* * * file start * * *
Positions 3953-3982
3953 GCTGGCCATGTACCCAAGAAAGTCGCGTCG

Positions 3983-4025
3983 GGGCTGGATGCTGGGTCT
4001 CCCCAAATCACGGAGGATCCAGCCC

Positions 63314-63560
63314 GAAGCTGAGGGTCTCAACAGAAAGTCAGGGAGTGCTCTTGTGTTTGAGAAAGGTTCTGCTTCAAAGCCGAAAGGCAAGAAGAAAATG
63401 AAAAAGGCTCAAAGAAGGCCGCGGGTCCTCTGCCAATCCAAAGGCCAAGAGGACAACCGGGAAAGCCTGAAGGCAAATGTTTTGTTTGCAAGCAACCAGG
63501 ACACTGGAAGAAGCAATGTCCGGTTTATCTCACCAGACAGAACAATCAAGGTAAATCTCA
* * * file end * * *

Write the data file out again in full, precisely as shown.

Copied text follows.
Positions 3953-3982
3953 GCTGGCCATGTACCCAAGAAAGTCGCGTCG

Positions 3983-4025
3983 GGGCTGGATGCTGGGTCT
4001 CCCCAAATCACGGAGGATCCAGCCC

Positions 63314-63560
63314 GAAGCTGAGGGTCTCAACAGAAAGTCAGGGAGTGCTCTTGTGTTTGAGAAAGGTTCTGCTTCAAAGCCGAAAGGCAAGAAGAAAATG
63401 AAAAAGGCTCAAAGAAGGCCGCGGGTCCTCTGCCAATCCAAAGGCCAAGAGGACAACCGGGAAAGCCTGAAGGCAAATGTTTTGTTTGCAAGCAACCAGG
63501 ACACTGGAAGAAGCAATGTCCGGTTTATCTCACCAGACAGAACAATCAAGGTAAATCTCA